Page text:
If Bill the Butcher ever had to change its name, I could only think of one replacement that would be equally suitable and catchy: Barry the Butcher. Well, that’s who we meet today – Barry Mang, head butcher at the shop over in Magnolia. Tall, friendly, and self-effacing, Barry talks with a certain gathered concentration in his voice. He chooses his words carefully; he stares out the window when I ask him a question, and then as if pulling the answer right out of the blue sky, he returns it with a twinkle in his eye. It was a pleasure meeting Barry; he’s professional without having to show off, and he’s passionate without having to talk the hind legs off a cow. Here are some snippets of our interview:

Barry, where were you born?
Encino, California

And where are you living right now?
Queen Anne Hill, Seattle

What’s the furthest you’ve been from home?
Cancun, Mexico.

Do you have any major hobbies?
Fly fishing, wood working, skiing, cycling.

What’s the first thing you do when your alarm goes off?
I don’t set an alarm. Such are the pleasures of opening at noon.

How do you take your coffee?
Double short Americano with cream.

If you were a crayon, what color would you be?
Oxblood red.

Summer or Winter?
Fall.

What led you to becoming a butcher?
I was a chef for many years and the opportunity to try something different presented itself.

What’s the best thing about being a butcher?
Assisting our clientele in creating memorable meals for friends and family.

Which cut of meat should people know more about?
All of them!

Are you or have you ever been a vegetarian?
Yes, but it was brief.

How do you see your role in sustainable farming?
Education and facilitation. We create a pipeline for local farmers and an outlet for concerned consumers.

What are your thoughts on the Eat Local, Give Global campaign?
A good idea.

Why is your shop better than the other Bill the Butcher shops in Seattle?
We all do our best to shine in our respective neighborhoods. I must admit, my Marquee has drawn more attention for its witty content [see picture above].

Which Bill the Butcher shop is going to come in last in the Great Meat Race?
We all win with the drive to give charitably.

Do you have any good party tricks?
Zero.

And finally, 3 words to describe natural grass fed beef:
occupy the pasture.

The Eat Local, Give Global campaign is all about raising money to empower and educate women farmers in Sudan with sustainable farming techniques. We’re running the campaign in partnership with Bill the Butcher and its six shops in and around Seattle. Donate online, or go directly to your local shop, meet the friendly butchers themselves, and donate there.

Check out Laura Kimball’s launch post, or go the campaign page for more details.

Remember: each store is in competition with the others to raise the most money. This is called the Great Meat Race. If you want the Magnolia shop to win, donate to the campaign here and join its community.

 

The voice of literature in culture

Like many other people I’m sure, one of my very favorite books of all time is J.D. Salinger’s Catcher in the Rye. I consider it truly brilliant, and it has had a remarkable influence on me. When Salinger died in January of 2010, the tributes lauding his talent flooded the media. One phrase I recall reading by several different writers was that Salinger “defined a generation.” (You could argue he defined two). Such praise is deservedly lofty and not handed out on a whim. But what does this have to do with Machik’s Women’s Writing Program? A lot.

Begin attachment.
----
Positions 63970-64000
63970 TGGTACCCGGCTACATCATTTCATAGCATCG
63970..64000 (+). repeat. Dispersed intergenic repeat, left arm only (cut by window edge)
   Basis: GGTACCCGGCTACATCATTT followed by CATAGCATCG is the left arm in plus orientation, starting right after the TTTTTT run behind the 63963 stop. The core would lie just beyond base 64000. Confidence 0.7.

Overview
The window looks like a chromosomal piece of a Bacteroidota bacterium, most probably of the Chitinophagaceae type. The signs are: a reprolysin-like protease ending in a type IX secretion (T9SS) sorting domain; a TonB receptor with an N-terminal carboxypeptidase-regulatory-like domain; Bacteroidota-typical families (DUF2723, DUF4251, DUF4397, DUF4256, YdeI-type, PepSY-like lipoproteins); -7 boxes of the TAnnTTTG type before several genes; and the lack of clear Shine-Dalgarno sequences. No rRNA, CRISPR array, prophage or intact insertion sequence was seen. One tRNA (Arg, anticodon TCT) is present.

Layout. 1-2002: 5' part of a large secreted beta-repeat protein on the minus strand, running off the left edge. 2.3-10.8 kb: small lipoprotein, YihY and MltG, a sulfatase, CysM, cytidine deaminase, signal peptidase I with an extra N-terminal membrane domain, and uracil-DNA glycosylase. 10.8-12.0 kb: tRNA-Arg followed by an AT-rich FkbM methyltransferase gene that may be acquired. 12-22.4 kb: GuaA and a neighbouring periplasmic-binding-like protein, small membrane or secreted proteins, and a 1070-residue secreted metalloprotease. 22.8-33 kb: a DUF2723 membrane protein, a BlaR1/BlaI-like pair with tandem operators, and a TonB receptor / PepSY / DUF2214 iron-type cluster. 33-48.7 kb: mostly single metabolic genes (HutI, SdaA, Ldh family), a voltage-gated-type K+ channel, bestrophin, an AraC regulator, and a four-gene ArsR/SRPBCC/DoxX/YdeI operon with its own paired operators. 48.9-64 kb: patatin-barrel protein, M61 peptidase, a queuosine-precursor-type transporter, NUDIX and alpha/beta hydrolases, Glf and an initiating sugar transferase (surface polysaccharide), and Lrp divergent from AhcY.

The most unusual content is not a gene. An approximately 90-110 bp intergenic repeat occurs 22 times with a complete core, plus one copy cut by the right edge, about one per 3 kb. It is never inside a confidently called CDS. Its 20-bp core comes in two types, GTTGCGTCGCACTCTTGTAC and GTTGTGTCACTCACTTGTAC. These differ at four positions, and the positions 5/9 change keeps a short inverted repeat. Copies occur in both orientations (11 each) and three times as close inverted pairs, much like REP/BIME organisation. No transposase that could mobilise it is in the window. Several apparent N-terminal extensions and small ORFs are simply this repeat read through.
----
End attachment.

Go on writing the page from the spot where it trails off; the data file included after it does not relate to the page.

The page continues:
And here’s why: giving a voice through literature is – and has been for a very long time – an integral part of what we understand as “culture.” Deeper than that, the voice of literature within culture is inextricably conjoined with identity, whether it be on a wide or personal scale, which is precisely why we say of writers, ‘he/she defined a generation.’ We say it because we identify with that particular literary voice; it’s as if the voice is speaking for us. We perhaps take this truth for granted, but when you stop to consider it, you can truly appreciate how invaluable those voices are to us, how much they have shaped the narrative of not only our own lives but that of an entire country. This, then, is what Machik’s Women’s Writing Program in Tibet is going some way to achieve for the culture and identity of Tibetans.

Two historic Tibetan publications

In 2004, under the auspices of Professor Palmo Tso, Machik sponsored the development of two historic publications: the first ever anthology of Tibetan women’s writing, and the first print newsmagazine on Tibetan women’s affairs, The Land of Snow Tibetan Women’s Journal. Yes, these are the first ever of their kind for women’s literature in Tibet. Just think of the myriad anthologies of British and American women’s literature in comparison. Then think how rich Tibetan language and culture is, and how powerful a component women’s voices must be (or should be) within that. And yet this surface has only just begun to be scratched.

Breaking the shackles of marginalization

Ultimately, though, beyond culture and identity, giving Tibetan women a recognized voice through literature is about empowerment; empowerment against gender inequality. Women’s literacy rate in Tibet, for example, is that of approximately one third compared to men’s. And in a country where voices are largely marginalized, women’s especially, it becomes abundantly clear the scale of the struggle Tibetan women face. In the light of such facts, Machik’s Women’s Writing Program, and the projects it has brought to fruition, become all the more extraordinary. Not only that, they become all the more critical. This is why we as the Intern Team here at Jolkona have chosen to support this project for the 12 Days of Giving Campaign. Here’s our very bookish campaign video: